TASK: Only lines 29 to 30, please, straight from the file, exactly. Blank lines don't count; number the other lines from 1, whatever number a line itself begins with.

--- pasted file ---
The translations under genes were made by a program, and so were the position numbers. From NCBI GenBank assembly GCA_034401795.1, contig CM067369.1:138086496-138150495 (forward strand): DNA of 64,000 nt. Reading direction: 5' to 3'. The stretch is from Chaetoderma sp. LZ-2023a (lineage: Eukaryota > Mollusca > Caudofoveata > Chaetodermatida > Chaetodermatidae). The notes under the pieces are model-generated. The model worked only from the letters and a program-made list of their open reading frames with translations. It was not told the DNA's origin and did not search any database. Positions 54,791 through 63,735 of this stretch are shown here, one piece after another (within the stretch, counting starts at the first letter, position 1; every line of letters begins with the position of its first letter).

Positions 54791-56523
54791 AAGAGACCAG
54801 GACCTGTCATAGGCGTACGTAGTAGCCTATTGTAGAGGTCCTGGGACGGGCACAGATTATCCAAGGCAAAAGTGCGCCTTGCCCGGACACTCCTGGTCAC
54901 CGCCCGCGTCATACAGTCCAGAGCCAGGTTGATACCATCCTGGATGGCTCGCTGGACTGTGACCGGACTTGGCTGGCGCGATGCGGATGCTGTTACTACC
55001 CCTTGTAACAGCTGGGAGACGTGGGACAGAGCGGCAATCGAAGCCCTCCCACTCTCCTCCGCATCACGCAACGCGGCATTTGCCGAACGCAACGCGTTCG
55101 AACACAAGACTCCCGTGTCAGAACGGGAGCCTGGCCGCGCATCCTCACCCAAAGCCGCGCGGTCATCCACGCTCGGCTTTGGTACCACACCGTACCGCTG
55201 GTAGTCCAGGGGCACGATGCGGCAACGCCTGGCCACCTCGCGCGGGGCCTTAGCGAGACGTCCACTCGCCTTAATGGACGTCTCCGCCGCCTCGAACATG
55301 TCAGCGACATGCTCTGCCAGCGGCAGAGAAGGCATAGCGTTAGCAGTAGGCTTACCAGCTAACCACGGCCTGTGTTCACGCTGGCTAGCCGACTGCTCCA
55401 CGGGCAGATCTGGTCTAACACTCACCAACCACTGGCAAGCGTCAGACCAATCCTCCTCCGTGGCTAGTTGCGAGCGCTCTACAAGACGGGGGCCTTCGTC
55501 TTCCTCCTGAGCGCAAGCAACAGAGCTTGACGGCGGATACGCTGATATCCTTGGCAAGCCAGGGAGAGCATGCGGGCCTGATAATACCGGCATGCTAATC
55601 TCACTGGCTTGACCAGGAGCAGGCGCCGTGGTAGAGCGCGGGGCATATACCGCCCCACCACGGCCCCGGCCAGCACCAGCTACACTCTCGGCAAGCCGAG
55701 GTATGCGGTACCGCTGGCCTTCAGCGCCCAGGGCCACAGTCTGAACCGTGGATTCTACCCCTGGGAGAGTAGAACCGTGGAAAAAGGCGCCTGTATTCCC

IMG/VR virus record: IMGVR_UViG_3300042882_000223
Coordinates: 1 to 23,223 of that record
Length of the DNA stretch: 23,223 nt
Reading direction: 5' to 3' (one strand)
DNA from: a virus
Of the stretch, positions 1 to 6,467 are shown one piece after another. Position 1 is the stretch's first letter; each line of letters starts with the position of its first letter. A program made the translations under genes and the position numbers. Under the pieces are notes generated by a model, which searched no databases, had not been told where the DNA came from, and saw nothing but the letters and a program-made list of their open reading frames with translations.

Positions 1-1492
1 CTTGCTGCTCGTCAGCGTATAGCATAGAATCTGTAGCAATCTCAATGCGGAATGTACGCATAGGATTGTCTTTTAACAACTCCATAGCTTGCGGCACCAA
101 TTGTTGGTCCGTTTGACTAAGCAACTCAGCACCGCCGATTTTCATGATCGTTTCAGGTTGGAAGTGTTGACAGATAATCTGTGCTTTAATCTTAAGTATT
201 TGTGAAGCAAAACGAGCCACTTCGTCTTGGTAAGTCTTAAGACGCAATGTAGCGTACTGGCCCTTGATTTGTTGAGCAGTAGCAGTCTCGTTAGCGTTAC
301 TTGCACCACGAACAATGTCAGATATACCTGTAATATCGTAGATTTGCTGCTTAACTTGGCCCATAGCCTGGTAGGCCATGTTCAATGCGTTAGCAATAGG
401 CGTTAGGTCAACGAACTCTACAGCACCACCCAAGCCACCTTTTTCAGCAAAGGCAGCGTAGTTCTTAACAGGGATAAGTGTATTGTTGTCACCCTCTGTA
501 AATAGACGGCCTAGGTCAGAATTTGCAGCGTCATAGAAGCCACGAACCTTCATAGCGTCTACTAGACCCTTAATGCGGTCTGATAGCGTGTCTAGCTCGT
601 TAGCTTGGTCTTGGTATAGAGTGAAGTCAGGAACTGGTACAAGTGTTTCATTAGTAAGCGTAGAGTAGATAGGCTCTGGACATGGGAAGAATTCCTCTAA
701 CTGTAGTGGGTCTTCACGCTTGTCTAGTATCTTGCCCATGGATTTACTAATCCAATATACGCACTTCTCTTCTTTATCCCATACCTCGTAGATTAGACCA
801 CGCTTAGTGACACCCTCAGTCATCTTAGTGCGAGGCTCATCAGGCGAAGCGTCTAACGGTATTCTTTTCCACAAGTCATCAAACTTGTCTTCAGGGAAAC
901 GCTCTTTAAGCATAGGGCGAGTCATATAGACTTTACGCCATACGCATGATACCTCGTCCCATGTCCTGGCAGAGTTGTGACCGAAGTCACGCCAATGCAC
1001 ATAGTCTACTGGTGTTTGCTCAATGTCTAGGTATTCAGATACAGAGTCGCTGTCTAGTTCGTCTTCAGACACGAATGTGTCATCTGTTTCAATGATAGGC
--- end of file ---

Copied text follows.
801 CGCTTAGTGACACCCTCAGTCATCTTAGTGCGAGGCTCATCAGGCGAAGCGTCTAACGGTATTCTTTTCCACAAGTCATCAAACTTGTCTTCAGGGAAAC
901 GCTCTTTAAGCATAGGGCGAGTCATATAGACTTTACGCCATACGCATGATACCTCGTCCCATGTCCTGGCAGAGTTGTGACCGAAGTCACGCCAATGCAC